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ENG353Y1 (35)
Lecture

As For Me and My House pt1

6 Pages
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Department
English
Course Code
ENG353Y1
Professor
Vikki Visvis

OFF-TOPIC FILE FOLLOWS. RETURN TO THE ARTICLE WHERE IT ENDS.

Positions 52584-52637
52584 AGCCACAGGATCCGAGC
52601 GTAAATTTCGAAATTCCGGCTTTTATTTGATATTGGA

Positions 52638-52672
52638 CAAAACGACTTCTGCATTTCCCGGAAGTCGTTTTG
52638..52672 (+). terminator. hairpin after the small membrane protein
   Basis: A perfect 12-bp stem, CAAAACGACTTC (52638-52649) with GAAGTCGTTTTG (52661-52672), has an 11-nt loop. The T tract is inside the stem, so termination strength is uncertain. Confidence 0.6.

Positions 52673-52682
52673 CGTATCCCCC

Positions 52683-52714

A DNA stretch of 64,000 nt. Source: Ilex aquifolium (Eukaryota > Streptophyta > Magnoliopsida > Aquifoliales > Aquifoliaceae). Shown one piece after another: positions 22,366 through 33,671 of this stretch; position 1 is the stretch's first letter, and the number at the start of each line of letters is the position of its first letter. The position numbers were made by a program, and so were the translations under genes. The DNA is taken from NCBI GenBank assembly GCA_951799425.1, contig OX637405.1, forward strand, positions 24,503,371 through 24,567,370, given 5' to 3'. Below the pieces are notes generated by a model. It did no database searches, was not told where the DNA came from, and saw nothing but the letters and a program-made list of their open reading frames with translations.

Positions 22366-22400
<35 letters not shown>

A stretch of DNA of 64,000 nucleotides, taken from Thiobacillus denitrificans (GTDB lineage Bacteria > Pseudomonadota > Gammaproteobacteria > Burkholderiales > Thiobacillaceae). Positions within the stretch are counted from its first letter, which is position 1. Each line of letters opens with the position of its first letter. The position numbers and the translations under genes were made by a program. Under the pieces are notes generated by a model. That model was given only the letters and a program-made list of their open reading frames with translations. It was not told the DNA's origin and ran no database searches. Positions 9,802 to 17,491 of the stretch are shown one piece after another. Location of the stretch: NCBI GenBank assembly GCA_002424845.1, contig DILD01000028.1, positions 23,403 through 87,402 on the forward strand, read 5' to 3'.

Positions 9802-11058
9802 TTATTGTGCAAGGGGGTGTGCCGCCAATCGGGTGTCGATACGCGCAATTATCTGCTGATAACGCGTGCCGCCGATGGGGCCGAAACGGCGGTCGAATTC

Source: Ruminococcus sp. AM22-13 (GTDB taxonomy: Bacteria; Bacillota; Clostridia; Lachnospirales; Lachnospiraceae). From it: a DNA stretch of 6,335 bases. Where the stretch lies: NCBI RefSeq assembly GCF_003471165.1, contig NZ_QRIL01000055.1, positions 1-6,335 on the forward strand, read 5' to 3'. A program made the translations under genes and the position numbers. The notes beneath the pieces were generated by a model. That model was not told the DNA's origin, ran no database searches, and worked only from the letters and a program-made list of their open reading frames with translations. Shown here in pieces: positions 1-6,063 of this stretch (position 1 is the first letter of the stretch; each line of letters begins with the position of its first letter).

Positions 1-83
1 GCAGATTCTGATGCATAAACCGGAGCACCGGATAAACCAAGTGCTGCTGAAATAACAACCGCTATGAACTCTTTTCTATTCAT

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th Week of 28 Sept. 2010 As for Me and My House Sinclair Ross - Recognized by many as a great Canadian novel. - Up until the 1960s, the Canadian literary canon was mostly poetry; the novel was written more for mass appeal. As was an attempt to elevate the novel to the status of art . However, it has caused confusion from the time it was written a lot going on in this book. - Ross made the setting of the novel ambiguous, allowing for it to be in a Canadian prairie town, or in the Midwest. He had to appeal to the masses for financial reasons, targeting both the Canadian and US markets. The novel was a failure in the US, and nearly so in Canada. However, critics began to look further into this book, especially thematic critics like Frye and Atwood, in the themes of a malevolent nature, and the figure of the paralyzed artist. 1) Nature A) Encroaching Malevolent Void Nature: both a menacing void, and a source of inspiration. Inherent terror of nature distinctly felt in the novel, threat of nature to reduce you into nothingness. The rain conveys the indifference of nature, and the huddles houses Mrs. Bentleys own apprehension (P8). The small town acts as Fryes garrison. The landscape looms around the town, and threatens to eradicate identity. Both physical and existential threat. The endless dust, wind, and snow around the house are a constant reminder(P47). (P131) Enter wide open space. The wilderness here makes us uneasy Almost a sense of nihilism, showing how frail and insignificant she is. On the other hand, it mirrors the characters emotions, compounding its malevolence. She feels rejected by her husband and nature (Narrators name never mentioned, proto-feminist, no individual existence?). Her relationship with Philip is very clingy, so name exclusion could have also been a voluntary act of giving up her own identity, to join it to her husbands (but she is writing a diary, so why would she refer to her own name?) (P125-6) When I rounded a point and looked back and couldnt seethe fire I was afraid for a minute. The close black hills, the stealthy slipping sound the river made-it was as if I was entering dead, forbidden country, approaching the lair of the terror that destroyed the hills, that was lurking there still among the skulls. (P26) Five years in succession now theyve been blown out, dried out, hailed out; and it was as if in the face of so blind and uncaring a universe they were trying to assert themselves, to insist upon their own meaning and importance. (P26-7) Man cant bear to admit his insignificance. If youve ever seen a hailstorm, or watched a crop dry up his helplessness, the way hes ignored well, it was just such helplessness in the beginning that set him discovering gods who could control the storms and seasons www.notesolution.com
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